The TS7700 Grid configuration introduces new flexibility for designing business continuity solutions. Peer-to-peer communication capability is integrated into the base architecture and design. No special hardware is required to interconnect the TS7700s and the interconnection interface is changed to standard IP networking. If configured for high availability, host connectivity to the virtual device addresses in two or more TS7700s is required to maintain access to data, if one of the TS7700s fails. If the TS7700s are at different sites, channel extension equipment such as the IBM SAN42B-R is required to extend the host connections.

 

With the TS7700 Grid, data is replicated and stored in a remote location to support truly continuous uptime. The IBM TS7700 includes multiple modes of synchronous and asynchronous replication. Replication modes can be assigned to data volumes by using the IBM Data Facility Storage Management Subsystem (DFSMS) policy. This policy provides flexibility in implementing business continuity solutions, so that organizations can simplify their storage environments and optimize storage utilization. This functionality is similar to IBM Metro Mirror and Global Mirror with advanced copy services support for IBM z Systems customers.

The TS7700 Grid is a robust business continuity and IT resilience solution. By using the TS7700 Grid, organizations can move beyond the inadequacies of on-site backup (disk-to-disk or disk-to-tape) that cannot protect against regional (nonlocal) natural or human-induced disasters. By using the TS7700 Grid, data can be created and accessed remotely through the grid network. Many TS7700 Grid configurations rely on this remote access to further increase the importance of the TCP/IP fabric.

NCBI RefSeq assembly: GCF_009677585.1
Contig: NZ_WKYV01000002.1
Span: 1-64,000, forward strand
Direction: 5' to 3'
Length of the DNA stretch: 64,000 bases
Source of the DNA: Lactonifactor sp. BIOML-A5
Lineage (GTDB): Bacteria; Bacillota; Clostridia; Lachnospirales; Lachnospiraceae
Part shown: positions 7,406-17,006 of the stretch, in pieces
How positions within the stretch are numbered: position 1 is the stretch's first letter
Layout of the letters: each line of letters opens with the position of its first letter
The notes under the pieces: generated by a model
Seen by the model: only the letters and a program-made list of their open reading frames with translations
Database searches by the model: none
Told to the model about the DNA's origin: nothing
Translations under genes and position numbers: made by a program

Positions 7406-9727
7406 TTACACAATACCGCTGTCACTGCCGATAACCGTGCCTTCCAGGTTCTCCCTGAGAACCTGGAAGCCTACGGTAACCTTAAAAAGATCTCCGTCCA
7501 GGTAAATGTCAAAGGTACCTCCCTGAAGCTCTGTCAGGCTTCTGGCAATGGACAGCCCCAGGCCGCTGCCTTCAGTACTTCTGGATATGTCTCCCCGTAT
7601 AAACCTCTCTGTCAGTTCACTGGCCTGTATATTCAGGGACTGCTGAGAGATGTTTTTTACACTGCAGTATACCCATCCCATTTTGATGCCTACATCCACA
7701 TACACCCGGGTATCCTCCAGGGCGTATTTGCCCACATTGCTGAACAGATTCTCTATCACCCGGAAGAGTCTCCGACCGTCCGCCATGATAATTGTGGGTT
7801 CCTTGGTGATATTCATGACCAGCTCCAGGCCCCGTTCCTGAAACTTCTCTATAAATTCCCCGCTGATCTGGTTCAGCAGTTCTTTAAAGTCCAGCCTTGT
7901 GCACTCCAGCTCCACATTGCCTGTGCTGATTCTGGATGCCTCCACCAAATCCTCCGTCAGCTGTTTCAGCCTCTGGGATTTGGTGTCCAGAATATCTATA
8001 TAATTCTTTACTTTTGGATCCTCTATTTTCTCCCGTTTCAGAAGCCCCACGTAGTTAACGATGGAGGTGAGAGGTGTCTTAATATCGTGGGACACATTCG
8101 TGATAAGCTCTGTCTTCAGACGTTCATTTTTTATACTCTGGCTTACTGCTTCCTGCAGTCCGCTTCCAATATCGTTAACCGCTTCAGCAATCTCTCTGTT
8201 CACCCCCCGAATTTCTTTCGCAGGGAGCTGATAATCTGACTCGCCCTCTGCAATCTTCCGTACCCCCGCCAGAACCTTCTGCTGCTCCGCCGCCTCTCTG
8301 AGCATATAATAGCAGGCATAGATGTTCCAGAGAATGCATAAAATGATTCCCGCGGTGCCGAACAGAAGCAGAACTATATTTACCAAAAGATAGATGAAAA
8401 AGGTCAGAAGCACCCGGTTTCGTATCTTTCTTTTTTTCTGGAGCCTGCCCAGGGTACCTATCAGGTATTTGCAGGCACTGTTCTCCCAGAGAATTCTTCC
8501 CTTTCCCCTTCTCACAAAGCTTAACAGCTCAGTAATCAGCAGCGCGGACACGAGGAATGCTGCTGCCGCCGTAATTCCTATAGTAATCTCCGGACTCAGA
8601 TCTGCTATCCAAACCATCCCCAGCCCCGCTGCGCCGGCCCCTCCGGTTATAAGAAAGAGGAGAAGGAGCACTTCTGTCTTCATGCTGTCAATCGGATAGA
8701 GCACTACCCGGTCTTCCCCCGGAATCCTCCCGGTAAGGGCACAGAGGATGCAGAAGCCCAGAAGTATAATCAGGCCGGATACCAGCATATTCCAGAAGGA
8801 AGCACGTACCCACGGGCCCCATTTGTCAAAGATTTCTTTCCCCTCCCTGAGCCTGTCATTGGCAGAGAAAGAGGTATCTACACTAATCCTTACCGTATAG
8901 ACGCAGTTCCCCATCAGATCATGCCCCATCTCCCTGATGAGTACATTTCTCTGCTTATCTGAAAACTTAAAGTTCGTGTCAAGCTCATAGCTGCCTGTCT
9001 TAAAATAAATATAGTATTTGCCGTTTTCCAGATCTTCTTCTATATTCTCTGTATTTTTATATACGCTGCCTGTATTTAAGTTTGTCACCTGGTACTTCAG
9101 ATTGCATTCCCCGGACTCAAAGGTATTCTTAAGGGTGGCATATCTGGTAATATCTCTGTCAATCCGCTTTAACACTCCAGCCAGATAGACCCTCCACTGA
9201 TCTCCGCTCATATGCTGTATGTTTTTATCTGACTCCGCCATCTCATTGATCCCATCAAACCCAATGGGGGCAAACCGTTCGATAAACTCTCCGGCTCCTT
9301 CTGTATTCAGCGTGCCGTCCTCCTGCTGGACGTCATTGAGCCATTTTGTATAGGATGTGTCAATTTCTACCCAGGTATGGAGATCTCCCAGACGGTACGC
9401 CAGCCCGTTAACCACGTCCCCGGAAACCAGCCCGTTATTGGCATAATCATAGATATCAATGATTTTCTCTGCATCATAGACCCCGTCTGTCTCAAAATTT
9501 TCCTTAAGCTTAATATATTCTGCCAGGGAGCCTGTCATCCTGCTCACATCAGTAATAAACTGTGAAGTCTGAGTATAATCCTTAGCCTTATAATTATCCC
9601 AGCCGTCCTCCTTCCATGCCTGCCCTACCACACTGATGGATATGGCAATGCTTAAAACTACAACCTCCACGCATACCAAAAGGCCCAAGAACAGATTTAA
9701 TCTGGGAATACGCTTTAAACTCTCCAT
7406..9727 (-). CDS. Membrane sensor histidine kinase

With increased storage flexibility, an organization can adapt quickly and dynamically to changing business environments. Switching production to a peer TS7700 can be accomplished in a few seconds with minimal operator skills. With a TS7700 Grid solution, z Systems customers can eliminate planned and unplanned downtime. This approach can potentially save thousands of dollars in lost time and business and can address today’s stringent government and institutional data protection regulations.

 

A TS7700 Grid network requires nonstop predictable performance with components that have “five-9s” availability. A TS7700 Grid network must be designed with highly efficient components that minimize operating costs. These components must also be highly scalable, to support business and data growth and application needs and to help accelerate the deployment of new technologies. This new white paper on the TS7700 Grid and Brocade 7840 (IBM SAN42B-R) IP Extension technology will discuss how that technology further enhances the TS7700 grid network.  Watch for weekly blog posts over the next month that will focus more in depth on the IPEX technology topics in this white paper.